The aim of this chapter is to engage with some conversations on 'otherness' in the hope that person-centred explorations of diversity can be enriched by widening the context for our thinking.
What follows is not a comprehensive or thorough survey; I am no student of philosophy. I am a person-centred practitioner who was introduced to the terrain of epistemology (the theory of knowledge) when I was a postgraduate student.
My question concerned why I found such a close 'fit' between person-centred values and living on retreat in a community dedicated to awareness of the 'Unity of Being': what can be said about experiencing two very different domains of knowledge as strikingly similar?
My journey as a student began with an exploration of the relationship between subjective experience and what counts as knowledge: the conversations that follow represent pebbles on the path that attracted my attention during the journey rather than a detailed map of the territory, and then are arranged together around the theme of how we think about 'the other'."
- Dot Clark
From the book:
The Person-Centered Counseling And Psychotherapy Handbook – Colin Lago & Divine Charura (2016)
Colin Lago and Divine Charura (Eds)
Independent Practitioner & Trainer, Leeds Beckett University UK
From the origins of Carl Rogers' person-centred approach to the cutting-edge developments of therapy today, the Person-Centred Counselling and Psychotherapy Handbook charts the journey of an ambitious vision to its successful reality. In this book, Lago and Charura bring together history, theory, research, and practice to deliver a complete and unique perspective on the person-centred approach.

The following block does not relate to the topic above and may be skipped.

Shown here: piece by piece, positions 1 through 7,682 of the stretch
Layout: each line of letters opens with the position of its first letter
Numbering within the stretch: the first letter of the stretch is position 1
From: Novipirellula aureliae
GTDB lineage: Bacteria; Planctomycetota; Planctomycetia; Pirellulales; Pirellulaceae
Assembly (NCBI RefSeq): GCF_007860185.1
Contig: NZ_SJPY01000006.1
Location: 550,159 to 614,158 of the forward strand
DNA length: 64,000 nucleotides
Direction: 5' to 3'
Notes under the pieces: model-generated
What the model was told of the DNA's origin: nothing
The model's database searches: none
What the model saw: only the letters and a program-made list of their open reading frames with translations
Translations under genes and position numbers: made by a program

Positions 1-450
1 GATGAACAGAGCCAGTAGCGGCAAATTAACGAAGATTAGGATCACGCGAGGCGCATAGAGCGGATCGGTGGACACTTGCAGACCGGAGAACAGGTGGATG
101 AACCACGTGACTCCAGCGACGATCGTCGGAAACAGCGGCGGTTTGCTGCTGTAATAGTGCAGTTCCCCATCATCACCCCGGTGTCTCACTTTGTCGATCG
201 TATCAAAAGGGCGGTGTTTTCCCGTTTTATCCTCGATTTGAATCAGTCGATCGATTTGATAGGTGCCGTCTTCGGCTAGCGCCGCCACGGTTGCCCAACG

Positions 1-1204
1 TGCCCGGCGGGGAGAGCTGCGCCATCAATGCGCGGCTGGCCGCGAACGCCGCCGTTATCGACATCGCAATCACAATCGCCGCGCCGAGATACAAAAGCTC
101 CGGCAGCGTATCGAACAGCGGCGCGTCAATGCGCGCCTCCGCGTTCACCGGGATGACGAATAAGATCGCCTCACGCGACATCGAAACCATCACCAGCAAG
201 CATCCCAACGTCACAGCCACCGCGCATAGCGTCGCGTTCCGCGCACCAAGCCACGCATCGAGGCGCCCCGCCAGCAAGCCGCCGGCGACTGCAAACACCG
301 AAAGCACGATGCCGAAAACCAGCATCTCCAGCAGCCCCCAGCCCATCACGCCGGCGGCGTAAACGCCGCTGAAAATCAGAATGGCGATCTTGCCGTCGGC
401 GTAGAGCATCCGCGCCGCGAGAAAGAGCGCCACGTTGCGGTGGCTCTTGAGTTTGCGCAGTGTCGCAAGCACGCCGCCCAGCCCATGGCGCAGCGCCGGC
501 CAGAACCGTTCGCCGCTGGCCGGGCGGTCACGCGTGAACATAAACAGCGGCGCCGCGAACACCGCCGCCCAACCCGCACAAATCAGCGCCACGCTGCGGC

Key topics include:
With its broad view that explores the origins, variations, and applications of PCA, The Person-Centred Counselling and Psychotherapy Handbook gives a comprehensive overview of the knowledge required and the issues faced by practitioners, making it an important resource for the seasoned and training practitioner alike.
While on a long-term retreat 2008-9, I experienced a profound connection between mystical explorations of the unity of being and the fundamentals of the person-centred approach (PCA). Both traditions call for a particular quality of attention to be paid to whatever is happening in relationship, with Other people and with Being itself. The territory discussed in my chapter was part of the exploration I undertook into the meaning of this experience while a student at the University of Edinburgh.
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